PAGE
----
Women’s March on Portland ‘easily’ one of city’s largest

Early estimates showed 100,000 people out for Women's March on Portland

Thousands participate in Women's March on Portland, January 21, 2017. (KOIN)

PORTLAND, Ore. (KOIN) — Thousands of people jammed downtown streets for the Women’s March on Portland Saturday as a show of empowerment and a stand against President Donald Trump.

More than 52,000 people RSVP’d for the “sisters march” and organizers said early estimates showed around 100,000 people participated.

In a tweet, Portland Police Bureau said the event was “easily one of the largest marches ever in Portland.”

Unlike Inauguration Day protests — which ended with the use of pepper spray and flash bangs — police said the Women’s March on Portland was 100% peaceful.

“This march was, we think, one of the largest in Portland history… and absolutely zero incidents or problems were reported,” PPB Sgt. Pete Simpson told KOIN 6 News. “The credit really goes to the organizers for working with the city, meeting with the police bureau to help plan the route and allow us to get the proper resources in place.”

Thanks to organizers, city officials and police who prepared for the event ahead of time, Simpson said demonstrators were able to effectively get their messages across.

Mayor Ted Wheeler called the Women’s March “an incredible day for Portland.”

“This has been a very positive, family friendly event,” the mayor said. “A lot of people out here expressing their First Amendment rights and doing so in a peaceful way.”

Despite a “more intense” event the night before, Wheeler said the Women’s March effectively demonstrated Portland’s ability to participate in meaningful protests.

“There is a strong value in this community to be engaged, active and expressive, and I strongly support that,” he said. “We support peaceful protest.”

Crowds began to fill Tom McCall Waterfront Park more than 90 minutes before the march was scheduled to begin. Among those were neophyte protesters Micah Sullivan and Kayla Williams.

Micah Sullivan, left and Kayla Williams were among the thousands who took part in the Women's March in Portland, January 21, 2017 (KOIN)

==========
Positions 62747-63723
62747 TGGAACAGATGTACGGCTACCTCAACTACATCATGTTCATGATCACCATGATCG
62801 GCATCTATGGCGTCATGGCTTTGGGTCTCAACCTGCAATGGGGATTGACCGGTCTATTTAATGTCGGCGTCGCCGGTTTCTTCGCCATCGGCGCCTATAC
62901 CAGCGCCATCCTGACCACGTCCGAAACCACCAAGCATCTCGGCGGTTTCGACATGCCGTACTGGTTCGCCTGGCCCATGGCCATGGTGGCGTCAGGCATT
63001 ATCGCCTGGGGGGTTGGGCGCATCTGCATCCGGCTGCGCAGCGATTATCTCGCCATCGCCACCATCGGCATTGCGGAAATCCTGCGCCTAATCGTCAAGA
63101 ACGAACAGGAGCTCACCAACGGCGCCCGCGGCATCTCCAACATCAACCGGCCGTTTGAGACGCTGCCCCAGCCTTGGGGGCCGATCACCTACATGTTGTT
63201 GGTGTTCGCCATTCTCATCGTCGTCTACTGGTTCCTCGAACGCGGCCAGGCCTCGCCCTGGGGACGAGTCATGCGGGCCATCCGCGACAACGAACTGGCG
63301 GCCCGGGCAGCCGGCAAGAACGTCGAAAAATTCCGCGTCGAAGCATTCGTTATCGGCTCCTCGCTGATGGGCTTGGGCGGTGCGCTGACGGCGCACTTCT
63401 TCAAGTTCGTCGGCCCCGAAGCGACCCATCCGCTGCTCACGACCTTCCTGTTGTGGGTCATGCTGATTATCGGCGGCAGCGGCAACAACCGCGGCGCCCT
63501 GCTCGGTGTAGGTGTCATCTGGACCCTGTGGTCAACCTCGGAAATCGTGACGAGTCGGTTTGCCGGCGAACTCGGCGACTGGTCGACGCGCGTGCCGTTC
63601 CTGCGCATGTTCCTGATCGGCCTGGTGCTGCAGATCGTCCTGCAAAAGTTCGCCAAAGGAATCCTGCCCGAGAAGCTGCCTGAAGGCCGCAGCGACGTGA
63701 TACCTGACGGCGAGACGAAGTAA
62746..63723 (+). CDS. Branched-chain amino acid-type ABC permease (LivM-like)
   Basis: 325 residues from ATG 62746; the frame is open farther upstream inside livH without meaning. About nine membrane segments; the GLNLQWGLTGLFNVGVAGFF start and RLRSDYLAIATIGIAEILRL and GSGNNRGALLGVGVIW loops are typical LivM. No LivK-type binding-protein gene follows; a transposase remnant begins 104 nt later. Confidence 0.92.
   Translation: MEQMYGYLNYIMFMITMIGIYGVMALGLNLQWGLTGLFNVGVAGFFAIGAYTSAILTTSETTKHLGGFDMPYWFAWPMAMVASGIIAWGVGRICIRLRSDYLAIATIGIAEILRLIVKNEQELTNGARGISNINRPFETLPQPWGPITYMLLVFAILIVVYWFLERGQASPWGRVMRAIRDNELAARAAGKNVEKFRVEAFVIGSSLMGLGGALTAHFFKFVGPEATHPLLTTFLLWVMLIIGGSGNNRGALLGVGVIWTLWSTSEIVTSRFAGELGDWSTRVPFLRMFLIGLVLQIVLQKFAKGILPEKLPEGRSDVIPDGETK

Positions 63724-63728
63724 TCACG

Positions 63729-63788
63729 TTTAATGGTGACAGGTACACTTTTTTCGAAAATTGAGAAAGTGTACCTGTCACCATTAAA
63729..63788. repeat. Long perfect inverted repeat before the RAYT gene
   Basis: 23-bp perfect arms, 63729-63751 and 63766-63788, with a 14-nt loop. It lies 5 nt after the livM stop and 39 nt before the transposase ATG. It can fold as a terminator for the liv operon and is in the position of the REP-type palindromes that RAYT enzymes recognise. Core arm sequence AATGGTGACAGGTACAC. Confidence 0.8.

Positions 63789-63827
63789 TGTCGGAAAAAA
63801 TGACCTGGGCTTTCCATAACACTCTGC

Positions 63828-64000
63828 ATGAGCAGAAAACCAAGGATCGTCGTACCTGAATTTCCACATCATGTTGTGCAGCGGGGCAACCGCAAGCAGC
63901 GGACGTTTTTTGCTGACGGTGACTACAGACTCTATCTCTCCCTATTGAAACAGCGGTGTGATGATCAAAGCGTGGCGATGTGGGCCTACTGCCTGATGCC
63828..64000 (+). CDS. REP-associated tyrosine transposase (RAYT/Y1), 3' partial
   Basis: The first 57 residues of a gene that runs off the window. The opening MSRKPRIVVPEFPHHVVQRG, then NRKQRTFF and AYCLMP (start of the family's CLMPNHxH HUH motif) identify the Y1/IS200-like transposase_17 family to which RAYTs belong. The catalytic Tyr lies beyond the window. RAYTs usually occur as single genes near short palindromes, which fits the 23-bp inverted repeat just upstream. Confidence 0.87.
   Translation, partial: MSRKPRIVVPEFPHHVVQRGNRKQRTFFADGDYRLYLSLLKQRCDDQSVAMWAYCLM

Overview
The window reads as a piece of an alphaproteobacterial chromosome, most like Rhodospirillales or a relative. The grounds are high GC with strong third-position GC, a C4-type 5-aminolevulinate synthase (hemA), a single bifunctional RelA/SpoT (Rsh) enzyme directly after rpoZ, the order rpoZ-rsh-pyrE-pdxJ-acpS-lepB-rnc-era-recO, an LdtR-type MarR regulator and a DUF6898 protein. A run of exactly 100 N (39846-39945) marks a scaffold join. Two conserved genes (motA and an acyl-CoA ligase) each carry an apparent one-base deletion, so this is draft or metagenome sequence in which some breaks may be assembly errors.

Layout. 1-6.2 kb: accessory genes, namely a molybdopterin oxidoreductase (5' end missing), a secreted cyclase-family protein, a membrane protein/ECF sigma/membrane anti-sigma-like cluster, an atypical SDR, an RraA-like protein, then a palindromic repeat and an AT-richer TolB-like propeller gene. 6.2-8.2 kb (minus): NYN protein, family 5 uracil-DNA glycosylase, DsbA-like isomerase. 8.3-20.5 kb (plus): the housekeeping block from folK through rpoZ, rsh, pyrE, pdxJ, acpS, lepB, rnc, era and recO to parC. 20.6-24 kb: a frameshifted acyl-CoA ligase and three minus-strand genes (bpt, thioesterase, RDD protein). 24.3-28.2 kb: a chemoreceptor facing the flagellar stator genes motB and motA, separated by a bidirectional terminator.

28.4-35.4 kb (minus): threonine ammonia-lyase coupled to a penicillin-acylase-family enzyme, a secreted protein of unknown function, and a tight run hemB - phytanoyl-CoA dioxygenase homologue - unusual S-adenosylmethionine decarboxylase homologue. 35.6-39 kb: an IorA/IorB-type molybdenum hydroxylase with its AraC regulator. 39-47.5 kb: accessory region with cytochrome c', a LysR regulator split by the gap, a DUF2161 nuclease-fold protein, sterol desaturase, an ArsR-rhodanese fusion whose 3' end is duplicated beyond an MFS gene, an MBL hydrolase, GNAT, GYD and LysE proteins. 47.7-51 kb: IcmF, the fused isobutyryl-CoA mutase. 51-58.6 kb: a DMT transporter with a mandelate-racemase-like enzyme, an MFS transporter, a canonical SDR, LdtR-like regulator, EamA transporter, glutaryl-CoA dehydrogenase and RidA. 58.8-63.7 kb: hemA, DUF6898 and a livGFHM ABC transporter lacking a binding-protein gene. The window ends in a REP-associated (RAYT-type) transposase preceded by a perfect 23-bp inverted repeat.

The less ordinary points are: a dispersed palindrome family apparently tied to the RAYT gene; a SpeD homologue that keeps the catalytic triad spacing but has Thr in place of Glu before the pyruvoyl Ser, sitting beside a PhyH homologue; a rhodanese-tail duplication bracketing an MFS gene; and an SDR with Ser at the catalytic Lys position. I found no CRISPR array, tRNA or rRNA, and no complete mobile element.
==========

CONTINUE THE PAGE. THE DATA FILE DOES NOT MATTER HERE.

Micah Sullivan, left and Kayla Williams were among the thousands who took part in the Women’s March in Portland, January 21, 2017 (KOIN)

“My mom took me to [a protest] once when I was in middle school,” Sullivan told KOIN 6 News. Williams said her mother marched on Washington for women’s rights 20 years ago, and it’s not lost on her as the struggle continues.

“The new administration is less than 24 hours old and they’re already talking about defunding Planned Parenthood,” Williams said. “That’s disturbing.”

Men, women, children and people of all ages participated in the Women’s March on Portland for a variety of reasons both personal and political.

“Solidarity, number one,” Zach Deets said. “Having that voice to be out that we’re not going to stand for sexism and homophobia.”

Kat Malstead said she felt the march was an important part of history.

“I am so glad to be here I can’t even express it,” Malstead said. “I’m out here to make sure that everyone understands this is a movement of diversity, this is where America is right here, right now. This is where real Americans are.”

More than 50,000 people RSVP'd for the Women's March on Portland, January 21, 2017. (KOIN)
More than 50,000 people RSVP’d for the Women’s March on Portland, January 21, 2017. (KOIN)

Traffic came to a standstill Saturday afternoon as marchers flooded downtown streets. TriMet spokesperson Mary Fetsch told KOIN 6 News MAX and bus lines were delayed, and many people utilized public transportation to get to the event.

“This [was] a historic and quite impressive crowd, we can’t even remember when we had so many riders in such a short period of time,” Fetsch said. “Because of the large crowds we did have some delays and massive packing of vehicles.”

TriMet service was back to normal by the evening hours.

What is the Women’s March on Portland?

The march was one of 8 events planned in the state to coincide with a nationally organized Washington D.C. Women’s March had hundreds of simultaneous marches in the country and another 60 marches in 40 countries. The marches were not “anti-Trump,” according to organizers, but attendees were largely motivated by a resistance to the new president.

“We stand together,” reads the Women’s March mission statement, “recognizing that defending the most marginalized among us is defending all of us.”

When and where is it?

The main march was set for Saturday, Jan. 21, at noon, with a family-centered event beginning at 11 a.m. It began at Tom McCall Waterfront Park (near the Saturday Market) with speakers. The 2.2-mile route started heading south on Naito Parkway, then up a few blocks to SW 9th Avenue.

This is the route for the Women's March on Portland, January 21, 2017 (KOIN)
This is the route for the Women’s March on Portland, January 21, 2017 (KOIN)


Elsewhere in the Pacific Northwest

In Seattle, organizers expected about 50,000 people at Saturday’s march. They said they wanted to connect people with one another and promote equity and social justice. Organizers initially asked protesters to march in silence, saying that “our silence will be deafening.”

The Portland Tribune and the Associated Press contributed to this report